Which of the following is an official sponsor of the NHL?

      Avid Casual
      2017 2016 2015 2017 2016 2015
    Gatorade* 41.2% 28.6% 30.0% 52.2% 22.9% 18.5%
    Red Bull 17.1% 11.1% 8.5% 10.0% 10.9% 11.5%
    Powerade 5.0% 11.1% 9.0% 7.5% 8.0% 4.0%
    Monster 6.0% 2.0% 4.5% 2.5% 7.0% 8.0%
    Amp Energy* 4.5% 3.0% 5.0% 1.5% 2.5% 4.0%
    I'm not sure 24.6% 41.2% 36.5% 24.9% 46.8% 49.0%
      Avid Casual
      2017 2016 2015 2017 2016 2015
    Pepsi* 38.7% 28.1% 19.5% 40.3% 19.9% 17.5%
    Coca-Cola 27.1% 17.6% 19.5% 22.4% 15.4% 19.5%
    Mountain Dew 4.0% 3.0% 4.5% 3.5% 6.5% 3.5%
    Dr Pepper 1.0% 3.5% 3.5% 3.0% 3.0% 4.0%
    I'm not sure 25.6% 42.7% 38.0% 25.9% 50.7% 46.5%
      Avid Casual
      2017 2016 2015 2017 2016 2015
    Bridgestone* 36.2% 34.2% 28.5% 34.8% 22.9% 18.0%
    Goodyear 15.6% 8.0% 11.5% 14.9% 9.0% 12.5%
    Firestone 11.6% 7.0% 11.5% 11.4% 7.0% 6.0%
    Michelin 9.0% 3.0% 6.0% 6.5% 7.5% 8.0%
    I'm not sure 22.6% 42.2% 37.5% 27.9% 49.3% 48.5%
      Avid Casual
      2017 2016 2015 2017 2016 2015
    Geico* 32.7% 33.2% 28.5% 32.8% 19.9% 22.0%
    Allstate 10.6% 4.5% 6.0% 7.5% 7.5% 6.5%
    Progressive 9.0% 6.0% 9.5% 4.5% 6.0% 5.5%
    State Farm 8.0% 5.5% 7.0% 5.0% 5.5% 6.5%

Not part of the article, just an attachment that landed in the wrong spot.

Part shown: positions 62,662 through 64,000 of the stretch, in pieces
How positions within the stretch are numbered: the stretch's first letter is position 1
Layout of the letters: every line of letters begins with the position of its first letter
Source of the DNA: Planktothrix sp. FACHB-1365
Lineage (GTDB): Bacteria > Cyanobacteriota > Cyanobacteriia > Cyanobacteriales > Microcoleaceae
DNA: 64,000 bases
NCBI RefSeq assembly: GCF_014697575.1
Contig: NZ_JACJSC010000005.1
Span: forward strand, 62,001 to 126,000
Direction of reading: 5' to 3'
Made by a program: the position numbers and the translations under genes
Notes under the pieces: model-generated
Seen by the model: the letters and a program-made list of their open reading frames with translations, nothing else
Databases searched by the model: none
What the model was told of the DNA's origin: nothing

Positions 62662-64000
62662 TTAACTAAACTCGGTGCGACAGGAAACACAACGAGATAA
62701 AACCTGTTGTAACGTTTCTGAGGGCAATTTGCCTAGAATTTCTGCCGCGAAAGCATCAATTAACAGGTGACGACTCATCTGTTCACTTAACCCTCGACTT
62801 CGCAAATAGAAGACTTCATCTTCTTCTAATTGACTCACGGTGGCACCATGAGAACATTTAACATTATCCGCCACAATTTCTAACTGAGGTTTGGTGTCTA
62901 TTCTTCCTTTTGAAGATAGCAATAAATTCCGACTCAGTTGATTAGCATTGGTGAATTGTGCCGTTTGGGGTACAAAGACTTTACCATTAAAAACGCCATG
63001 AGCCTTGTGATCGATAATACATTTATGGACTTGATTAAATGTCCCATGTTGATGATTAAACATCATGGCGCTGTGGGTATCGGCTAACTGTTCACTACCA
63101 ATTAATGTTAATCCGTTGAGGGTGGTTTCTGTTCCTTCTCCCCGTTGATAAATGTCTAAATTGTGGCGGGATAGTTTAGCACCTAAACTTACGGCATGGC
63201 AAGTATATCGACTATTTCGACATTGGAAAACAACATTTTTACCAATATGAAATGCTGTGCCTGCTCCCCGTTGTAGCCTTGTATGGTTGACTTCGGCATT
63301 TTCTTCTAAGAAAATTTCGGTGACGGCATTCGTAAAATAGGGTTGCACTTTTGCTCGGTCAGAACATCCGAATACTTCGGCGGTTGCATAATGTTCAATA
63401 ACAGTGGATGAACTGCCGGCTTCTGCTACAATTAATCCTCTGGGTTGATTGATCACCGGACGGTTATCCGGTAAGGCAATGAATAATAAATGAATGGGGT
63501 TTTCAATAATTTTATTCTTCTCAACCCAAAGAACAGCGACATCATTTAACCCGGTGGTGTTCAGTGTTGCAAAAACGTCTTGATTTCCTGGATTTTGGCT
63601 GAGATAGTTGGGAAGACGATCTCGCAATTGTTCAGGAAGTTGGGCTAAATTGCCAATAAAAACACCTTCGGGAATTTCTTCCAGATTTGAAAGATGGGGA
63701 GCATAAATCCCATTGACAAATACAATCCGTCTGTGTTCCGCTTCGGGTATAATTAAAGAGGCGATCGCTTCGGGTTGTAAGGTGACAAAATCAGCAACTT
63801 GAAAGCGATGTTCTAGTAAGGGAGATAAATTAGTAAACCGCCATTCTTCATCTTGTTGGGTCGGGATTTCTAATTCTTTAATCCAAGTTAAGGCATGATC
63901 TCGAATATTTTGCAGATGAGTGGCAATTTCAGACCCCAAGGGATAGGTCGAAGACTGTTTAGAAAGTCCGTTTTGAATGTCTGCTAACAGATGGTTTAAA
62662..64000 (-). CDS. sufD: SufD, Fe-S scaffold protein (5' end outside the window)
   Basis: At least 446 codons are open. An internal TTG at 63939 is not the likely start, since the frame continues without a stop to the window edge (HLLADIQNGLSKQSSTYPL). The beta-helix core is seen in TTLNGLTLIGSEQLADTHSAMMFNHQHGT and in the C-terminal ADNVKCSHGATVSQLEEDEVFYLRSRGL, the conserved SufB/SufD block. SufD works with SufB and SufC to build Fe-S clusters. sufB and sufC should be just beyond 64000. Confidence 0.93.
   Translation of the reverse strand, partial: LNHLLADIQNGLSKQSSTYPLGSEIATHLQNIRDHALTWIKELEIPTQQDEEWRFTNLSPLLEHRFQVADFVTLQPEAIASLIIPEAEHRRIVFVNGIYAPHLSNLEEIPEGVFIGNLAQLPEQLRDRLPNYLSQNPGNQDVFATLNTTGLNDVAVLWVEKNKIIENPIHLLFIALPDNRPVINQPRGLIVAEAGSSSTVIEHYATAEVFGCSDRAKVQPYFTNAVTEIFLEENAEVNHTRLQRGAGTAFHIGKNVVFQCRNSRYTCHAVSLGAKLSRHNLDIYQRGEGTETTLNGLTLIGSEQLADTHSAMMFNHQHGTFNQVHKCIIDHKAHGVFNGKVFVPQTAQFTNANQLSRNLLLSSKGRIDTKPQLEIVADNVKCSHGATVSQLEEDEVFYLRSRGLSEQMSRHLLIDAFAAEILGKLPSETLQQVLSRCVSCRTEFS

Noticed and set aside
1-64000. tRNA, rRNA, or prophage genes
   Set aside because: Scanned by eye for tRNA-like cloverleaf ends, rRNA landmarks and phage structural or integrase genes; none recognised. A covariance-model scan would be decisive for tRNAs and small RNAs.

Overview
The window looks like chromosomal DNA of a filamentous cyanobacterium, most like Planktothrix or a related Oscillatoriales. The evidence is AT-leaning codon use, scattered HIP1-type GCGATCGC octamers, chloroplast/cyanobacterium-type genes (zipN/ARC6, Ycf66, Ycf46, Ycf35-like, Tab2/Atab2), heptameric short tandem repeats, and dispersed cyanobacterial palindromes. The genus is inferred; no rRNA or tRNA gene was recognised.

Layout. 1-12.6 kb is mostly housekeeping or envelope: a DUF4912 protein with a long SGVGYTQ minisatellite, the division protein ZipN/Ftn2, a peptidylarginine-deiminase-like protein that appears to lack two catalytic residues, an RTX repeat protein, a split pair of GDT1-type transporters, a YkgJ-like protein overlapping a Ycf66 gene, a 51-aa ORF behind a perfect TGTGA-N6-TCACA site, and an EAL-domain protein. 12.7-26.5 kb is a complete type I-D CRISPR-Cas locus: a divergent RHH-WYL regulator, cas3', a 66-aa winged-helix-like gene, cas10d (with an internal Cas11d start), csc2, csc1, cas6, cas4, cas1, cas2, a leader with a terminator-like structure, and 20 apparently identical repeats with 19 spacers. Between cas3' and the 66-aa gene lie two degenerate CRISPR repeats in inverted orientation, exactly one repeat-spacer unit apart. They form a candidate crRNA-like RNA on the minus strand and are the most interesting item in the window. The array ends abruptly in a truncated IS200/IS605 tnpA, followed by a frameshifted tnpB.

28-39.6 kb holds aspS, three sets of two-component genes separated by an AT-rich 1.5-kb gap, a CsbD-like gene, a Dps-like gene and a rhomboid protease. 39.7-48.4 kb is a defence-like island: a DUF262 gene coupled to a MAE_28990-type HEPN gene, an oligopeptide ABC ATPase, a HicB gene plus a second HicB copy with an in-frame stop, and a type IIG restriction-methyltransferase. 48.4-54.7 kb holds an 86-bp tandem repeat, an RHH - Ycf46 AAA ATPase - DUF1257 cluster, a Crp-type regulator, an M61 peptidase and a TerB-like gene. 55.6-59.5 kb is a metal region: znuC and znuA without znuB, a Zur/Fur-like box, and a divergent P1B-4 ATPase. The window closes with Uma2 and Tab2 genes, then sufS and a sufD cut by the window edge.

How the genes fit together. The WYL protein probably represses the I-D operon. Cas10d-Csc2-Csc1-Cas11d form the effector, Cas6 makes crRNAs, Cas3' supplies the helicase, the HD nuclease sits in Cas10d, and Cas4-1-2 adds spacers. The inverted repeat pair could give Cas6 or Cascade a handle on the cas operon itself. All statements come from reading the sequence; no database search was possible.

Liberty Mutual 7.5% 2.5% 4.5% 5.5% 1.5% 4.0%
    I'm not sure 26.1% 42.2% 36.0% 38.8% 56.7% 51.0%
      Avid Casual
      2017 2016 2015 2017 2016 2015
    Visa* 32.2% 19.6% 26.0% 32.3% 17.9% 18.0%
    Discover* 18.6% 19.6% 14.5% 13.9% 10.9% 11.0%
    MasterCard 16.6% 12.1% 11.5% 15.4% 10.0% 12.0%
    American Express 12.6% 8.0% 10.5% 10.0% 7.5% 11.0%
    I'm not sure 18.1% 39.2% 33.0% 26.9% 50.2% 46.0%
      Avid Casual
      2017 2016 2015 2017 2016 2015
    McDonald's* 28.6% 32.2% 28.5% 32.8% 20.9% 19.5%
    Subway 10.6% 8.0% 8.5% 9.0% 7.5% 12.0%
    Burger King 10.1% 3.0% 3.5% 7.5% 4.0% 5.0%
    Taco Bell 6.5% 3.5% 4.5% 4.0% 2.0% 5.0%
    KFC 4.5% 3.5% 5.0% 4.0% 2.5% 3.5%
    I'm not sure 31.7% 43.2% 40.5% 38.3% 54.7% 50.0%
      Avid Casual
      2017 2016 2015 2017 2016 2015
    Honda* 27.6% 23.1% 22.0% 33.8% 12.9% 14.0%
    Toyota 14.6% 10.6% 8.0% 12.9% 9.0% 9.5%
    Ford 13.6% 5.5% 13.5% 7.5% 6.0% 8.0%
    Chevrolet 9.5% 9.5% 10.0% 9.0% 10.0% 8.0%
    I'm not sure 21.1% 39.2% 36.0% 24.4% 53.2% 50.5%
      Avid Casual
      2017 2016 2015 2017 2016 2015
    Enterprise* 31.7% NA NA 28.9% NA NA
    Hertz 14.1% NA NA 12.9% NA NA
    National 11.6% NA NA 7.0% NA NA
    Budget 6.0% NA NA 3.5% NA NA
    I'm not sure 27.1% NA NA 39.3% NA NA
      Avid Casual
      2017 2016 2015 2017 2016 2015
    Coors Light* 21.6% 20.6% 27.0% 20.9% 19.4% 12.5%
    Bud Light 20.6% 20.6% 15.5% 19.4% 15.9% 17.0%
    Corona 10.1% 3.0% 6.5% 7.0% 1.5% 4.0%
    Miller Lite 8.5% 5.5% 6.5% 8.5% 5.5% 5.0%
    Labatt 8.0% 6.5% 6.5% 7.0% 5.0% 6.0%
    I'm not sure 20.6% 34.7% 31.0% 27.9% 45.3% 46.0%
      Avid Casual
      2017 2016 2015 2017 2016 2015
    Sheraton* 12.1% 10.1% 14.5% 19.9% 5.5% 10.0%
    Hilton 18.6% 9.0% 3.0% 12.4% 5.5% 5.0%
    Marriott 15.1% 8.0% 9.5% 12.4% 8.0% 7.5%
    Holiday Inn 4.0% 3.0% 9.0% 7.0% 6.5% 7.0%
    Best Western 4.5% 2.0% 4.0% 4.0% 3.0% 8.0%
    I'm not sure 35.2% 62.8% 49.0% 41.3% 66.2% 54.5%